So you can’t find it in yourself to be angry over the grisly murder of hundred of infants by slicing their necks because other people who are angry about it are opposed to abortion in general?

      You are a moral monster, and if you do not repent, you will have chosen your eternal torment with both eyes open and no fingers to point at anyone else.

  • http://Youmeandlilg.blogspot.com Rakhi

    Amen to New Media! While some are arguing that this isn’t an intentional blackout by major news sources, I think we are clear on what they believe will be damaging to them financially. In this case, mass murder is just an abortionist trial. Now, on to more about a new study that will tell you how to lose weight faster!

  • Hezekiah Garrett

    What do you say to a fellow who rejects 1970′a era science as outdated, but wants to return to Aristotelian natural philosophy instead?

    Some are beyond parody!

    • http://irenist.blogspot.com/ Irenist

      What about Aristotelian metaphysics? Thomists are still allowed to embrace that, right?

  • dpt

    Well, I have to agree this is a local news story so the major media would not be attracted to cover this. (Though how to explain the incessant coast-to-coast, front page coverage of the Casey Anthony story, Jodi Aria trial, then Congressman Weiner, then Sen. Larry Craig, then Gov. Mark Sanford, etc.?)

    • pittsburgh mama

      I live in PA (admittedly the other side of the state) and there hasn’t been anything from our local media. Not even the late night news that loooooves horror stories. (Though I may have missed it. I do not watch the late night news and DVR the few TV shows I like so I can avoid commercials.) But nada in our major papers, either.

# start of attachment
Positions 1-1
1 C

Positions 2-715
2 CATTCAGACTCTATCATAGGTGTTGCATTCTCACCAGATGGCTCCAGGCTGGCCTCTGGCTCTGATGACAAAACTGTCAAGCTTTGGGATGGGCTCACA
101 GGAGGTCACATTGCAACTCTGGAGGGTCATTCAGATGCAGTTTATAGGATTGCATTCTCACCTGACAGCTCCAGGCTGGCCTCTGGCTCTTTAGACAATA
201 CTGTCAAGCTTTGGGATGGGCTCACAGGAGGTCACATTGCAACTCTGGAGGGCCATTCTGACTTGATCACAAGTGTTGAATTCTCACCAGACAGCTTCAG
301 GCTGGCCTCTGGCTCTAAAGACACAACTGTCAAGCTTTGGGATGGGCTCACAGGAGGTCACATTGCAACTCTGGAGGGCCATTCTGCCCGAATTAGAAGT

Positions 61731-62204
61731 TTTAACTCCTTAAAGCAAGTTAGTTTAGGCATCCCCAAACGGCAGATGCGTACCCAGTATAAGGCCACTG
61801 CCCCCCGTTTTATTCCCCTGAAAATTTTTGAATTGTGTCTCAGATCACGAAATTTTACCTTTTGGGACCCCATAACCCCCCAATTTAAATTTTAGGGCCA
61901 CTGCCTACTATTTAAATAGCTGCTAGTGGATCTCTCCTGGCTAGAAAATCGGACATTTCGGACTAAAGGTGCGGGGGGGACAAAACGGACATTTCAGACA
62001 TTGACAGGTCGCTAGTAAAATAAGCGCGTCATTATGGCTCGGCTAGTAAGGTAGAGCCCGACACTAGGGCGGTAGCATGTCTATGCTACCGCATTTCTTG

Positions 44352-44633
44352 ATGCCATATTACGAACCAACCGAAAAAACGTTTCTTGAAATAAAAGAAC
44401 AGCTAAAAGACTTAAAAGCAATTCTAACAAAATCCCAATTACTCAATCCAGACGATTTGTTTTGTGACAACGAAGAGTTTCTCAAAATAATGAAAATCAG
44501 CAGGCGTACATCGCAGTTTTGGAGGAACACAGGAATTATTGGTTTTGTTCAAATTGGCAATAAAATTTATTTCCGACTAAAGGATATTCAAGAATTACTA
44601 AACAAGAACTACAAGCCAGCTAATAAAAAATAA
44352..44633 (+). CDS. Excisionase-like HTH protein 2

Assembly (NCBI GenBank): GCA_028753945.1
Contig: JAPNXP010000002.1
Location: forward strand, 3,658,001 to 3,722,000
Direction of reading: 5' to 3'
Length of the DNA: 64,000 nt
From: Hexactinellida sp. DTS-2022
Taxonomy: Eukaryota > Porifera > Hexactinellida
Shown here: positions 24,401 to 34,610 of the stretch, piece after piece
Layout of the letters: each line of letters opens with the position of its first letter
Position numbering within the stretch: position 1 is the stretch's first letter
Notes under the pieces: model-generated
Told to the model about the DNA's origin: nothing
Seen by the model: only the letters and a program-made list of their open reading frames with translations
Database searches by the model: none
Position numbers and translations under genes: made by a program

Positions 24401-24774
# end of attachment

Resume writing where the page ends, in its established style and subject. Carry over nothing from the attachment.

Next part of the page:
• Andy, Bad Person

        I just moved away from the Pittsburgh area, and one of the things I miss is the 11 at 11 news. It was seriously the best thing on TV at any time. You’re right; they love horror stories almost as much as “attempted lurings” and “a 2 year old was found wandering down the street even though somebody was supposed to be watching him,” which happens a bizarrely frequent amount.

  • Hezekiah Garrett

    Irenist,

    You are usually a more careful reader.

    No one is disallowed anything, and the statement had 2 clauses.

    But if you reject Materialism, for example, as out of date (note bene) it makes no sense to embrace Aristotelian metaphysics.

  • Tom

    The left is pushing back, albeit with lame excuses.

  • FW Ken

    There its a strong argument to be made that Row v. Wade created back alley butchers like Gosnell. When abortions were illegal, the doctors and midwives who performed the abortions had an incentive to be careful. We know now that the numbers of women dying were faked and actually tracked with other surgical procedures. As antibiotics became available, mortality with all surgeries decreased.

    Compare the situation then to now, when the incentive its money. Its like the Ford Pinto. A fee dead women isthe price you pay

  • FW Ken

    Stupid smartphone…

    The problem is that we don’t know how many women are dying. Its like the German people and the camps. We chose to not know.